Kobe's Participation In Blackops Commercial Ignites Debate Over Game Violence

Nate SmithCorrespondent INovember 18, 2010

DENVER - NOVEMBER 11:  Kobe Bryant #24 of the Los Angeles Lakers dribbles the ball upcourt against the Denver Nuggets at the Pepsi Center on November 11, 2010 in Denver, Colorado. The Nuggets defeated the Lakers 118-112.  NOTE TO USER: User expressly acknowledges and agrees that, by downloading and/or using this Photograph, User is consenting to the terms and conditions of the Getty Images License Agreement.  (Photo by Doug Pensinger/Getty Images)
Doug Pensinger/Getty Images

Kobe Bryant is in the news again for his off the court activities again. This time the controversy surrounds his participation in a commercial for the wildly popular video game, "Call of Duty: Blackops." The game allows players to simulate combat operations as if they are participating on the front lines of some historical conflicts. In the commercial, Kobe Bryant can be seen shooting an uzi and holding a BFG with the words "Mamba" on it.

Skip Bayless, on ESPN's First and 10, roundly criticized Bryant's participation in the ad noting that "He (Bryant) was smiling while holding an assault rifle in combat while we have troops overseas at this moment doing the same thing for real in combat. It's completely out of bounds for Kobe Bryant, who I thought had completely rehabilitated his image after Eagle Colorado., but even the great Kobe Bryant is not that, so to speak bulletproof."

Interestingly enough, Bayless did not criticize his employer, ESPN for heavily promoting the game and commercial in the days leading up to the release of Blackops.

But Bayless wasn't the only one critical of Bryant's participation. Sam Machkovech, a freelance writer, wrote in the Atlantic that Bryant's participation was a "disappoitment" and that the game "comes closer to selling real death than any video game possibly could." ESPN.com's Tim Keown penned a story earlier this week in which he recounts the disgust of funeral home worker and non-violence activist, Todd Walker, when he finds out Kobe is in the trailer. "What's wrong with (Bryant)," Walker asks.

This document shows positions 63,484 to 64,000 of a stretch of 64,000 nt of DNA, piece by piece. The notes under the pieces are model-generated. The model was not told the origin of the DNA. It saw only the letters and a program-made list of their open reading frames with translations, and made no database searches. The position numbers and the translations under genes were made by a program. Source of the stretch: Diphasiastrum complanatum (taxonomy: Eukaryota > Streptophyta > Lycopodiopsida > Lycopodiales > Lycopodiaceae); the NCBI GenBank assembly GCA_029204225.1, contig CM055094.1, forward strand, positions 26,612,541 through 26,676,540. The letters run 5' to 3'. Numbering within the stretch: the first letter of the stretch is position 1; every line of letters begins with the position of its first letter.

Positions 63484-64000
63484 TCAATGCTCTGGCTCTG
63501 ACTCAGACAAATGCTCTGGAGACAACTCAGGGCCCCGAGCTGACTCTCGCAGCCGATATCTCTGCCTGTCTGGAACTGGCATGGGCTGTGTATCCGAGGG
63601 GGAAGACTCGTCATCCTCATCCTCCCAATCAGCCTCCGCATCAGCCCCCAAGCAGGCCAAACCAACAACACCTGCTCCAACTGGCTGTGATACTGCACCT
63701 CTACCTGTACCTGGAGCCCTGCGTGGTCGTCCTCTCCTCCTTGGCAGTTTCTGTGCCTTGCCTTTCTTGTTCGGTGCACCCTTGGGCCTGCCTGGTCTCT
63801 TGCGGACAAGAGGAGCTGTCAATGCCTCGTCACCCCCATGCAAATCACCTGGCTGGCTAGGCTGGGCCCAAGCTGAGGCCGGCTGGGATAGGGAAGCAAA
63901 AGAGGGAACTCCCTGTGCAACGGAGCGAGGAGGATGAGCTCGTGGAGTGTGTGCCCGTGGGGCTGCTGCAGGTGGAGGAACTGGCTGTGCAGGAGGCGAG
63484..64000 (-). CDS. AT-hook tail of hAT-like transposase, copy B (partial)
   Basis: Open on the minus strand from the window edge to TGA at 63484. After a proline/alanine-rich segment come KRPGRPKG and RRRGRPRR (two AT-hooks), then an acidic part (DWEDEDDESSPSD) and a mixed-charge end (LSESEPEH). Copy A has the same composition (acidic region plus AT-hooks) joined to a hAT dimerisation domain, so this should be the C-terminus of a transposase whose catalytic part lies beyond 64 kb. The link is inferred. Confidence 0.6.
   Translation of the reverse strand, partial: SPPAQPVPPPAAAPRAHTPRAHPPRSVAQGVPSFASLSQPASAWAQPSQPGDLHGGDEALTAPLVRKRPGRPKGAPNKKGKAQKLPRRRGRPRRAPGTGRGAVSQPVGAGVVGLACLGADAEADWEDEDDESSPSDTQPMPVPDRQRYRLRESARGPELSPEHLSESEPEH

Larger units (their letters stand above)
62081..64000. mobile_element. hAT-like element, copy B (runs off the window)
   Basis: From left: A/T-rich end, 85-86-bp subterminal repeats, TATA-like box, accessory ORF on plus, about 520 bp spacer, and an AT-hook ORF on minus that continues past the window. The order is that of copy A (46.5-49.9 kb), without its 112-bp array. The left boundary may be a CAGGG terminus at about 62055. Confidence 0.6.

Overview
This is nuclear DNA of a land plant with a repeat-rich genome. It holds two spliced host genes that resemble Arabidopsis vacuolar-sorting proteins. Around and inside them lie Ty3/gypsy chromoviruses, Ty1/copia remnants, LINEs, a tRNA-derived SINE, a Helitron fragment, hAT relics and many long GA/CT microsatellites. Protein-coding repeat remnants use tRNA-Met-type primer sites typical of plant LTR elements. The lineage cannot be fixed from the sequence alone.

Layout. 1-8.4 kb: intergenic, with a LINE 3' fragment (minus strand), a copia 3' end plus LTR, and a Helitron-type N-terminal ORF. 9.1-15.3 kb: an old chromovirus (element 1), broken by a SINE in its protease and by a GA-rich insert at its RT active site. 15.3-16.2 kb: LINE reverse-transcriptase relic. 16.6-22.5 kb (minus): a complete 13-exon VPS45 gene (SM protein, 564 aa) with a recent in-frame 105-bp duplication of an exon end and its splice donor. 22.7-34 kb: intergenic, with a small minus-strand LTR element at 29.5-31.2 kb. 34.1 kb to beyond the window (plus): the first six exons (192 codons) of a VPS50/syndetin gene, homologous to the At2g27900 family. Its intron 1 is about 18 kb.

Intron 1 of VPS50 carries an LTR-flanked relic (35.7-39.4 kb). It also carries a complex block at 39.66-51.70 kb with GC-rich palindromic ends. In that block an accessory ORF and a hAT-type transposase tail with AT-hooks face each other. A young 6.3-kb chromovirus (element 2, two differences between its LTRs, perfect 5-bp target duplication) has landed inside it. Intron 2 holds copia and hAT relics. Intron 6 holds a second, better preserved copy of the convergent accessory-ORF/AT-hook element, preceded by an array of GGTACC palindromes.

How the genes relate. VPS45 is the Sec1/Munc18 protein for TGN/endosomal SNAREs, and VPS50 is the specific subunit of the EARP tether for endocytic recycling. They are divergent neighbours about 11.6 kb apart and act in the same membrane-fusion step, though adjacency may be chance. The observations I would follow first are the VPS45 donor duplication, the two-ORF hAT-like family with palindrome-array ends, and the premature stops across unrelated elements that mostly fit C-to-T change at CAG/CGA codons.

The criticism has intuitive appeal. After all, gun violence is a major problem in urban and inner city communities all across America. There are stories after stories of young men and women's lives being cut short needlessly because of the use of violent weapons that Bryant is seen holding in his hands in the commercial.  The Supreme Court, just this week, decided its first case of the term by holding that adding on an additional five year minimum prison term, as required by the Federal Sentencing Guidelines, for having a gun during a crime is permissible. Clearly, gun violence is impacting our communities and our policy makers are scrambling to deter the use of guns on the streets.

And kids look up to Kobe. Kids on playgrounds and rec centers all across America dribble, shoot and even try to walk like Kobe Bryant. Kids want to have Kobe swag and they want to win like Kobe. So it is understandable the concern over the influence that Kobe Bryant has on our youth.

But the outrage over the commercial is misplaced. The commercial is not about grabbing the nearest assault rifle and murdering your neighbor. The commercial's message is that law-abiding, productive and hard-working citizens in this country play Call of Duty. These citizens might be doctors, lawyers, firemen or even celebrities like Kobe Bryant. The commercial is not so much putting real guns in the hands of real people as it is putting real faces behind the anonymous gamertags which populate Blackops. The implicit message is "buy the game because your friends have it."

Yet the underlying debate is one that has surfaced before. Video game violence became a center of attention in 1999 when Dylan Klebold and Eric Harris opened fire in high school in Littleton, Colorado killing scores of students. After the massacre it was found that both Harris and Klebold played violent games like "Doom" which is a first person shooter. Some activists claimed that these games should be banned because they served as a catalyst for violent behavior.

Interestingly enough, there's not much actual evidence that playing video games increases violence. For example, there has been a proliferation in the popularity of violent video games over the last 15 years, yet the rate of violent crime in America has decreased exponentially during the same period. This at least suggests that people playing violent video games are not likely to actually commit violent crimes in real life. People know that it is just a game.

Another concern is that the commercial undermines the reality that soldiers face every day by glorifying the violence that claims the lives of real heroes. But the reality is that Kobe has always paid tribute to our men and women in uniform and the Call of Duty series is famous for also telling the story of the tremendous sacrifice that comes with engaging in combat. 

But even if the commercial glorified war violence, the question is, what makes Kobe's participation in this commercial any different from a movie star pretending to be a soldier in a movie? We hardly get outraged looking at violent movie trailers as they send thirty second bursts of gun play and death on our tv screens. And we immediately understand that the Blackops commercial is not real.

It is fictional. 



We are all expected to know the difference between what's real and what's fictional. If members of the public cannot distinguish between a video game and reality, then we have much bigger problems than Kobe's participation in this commercial.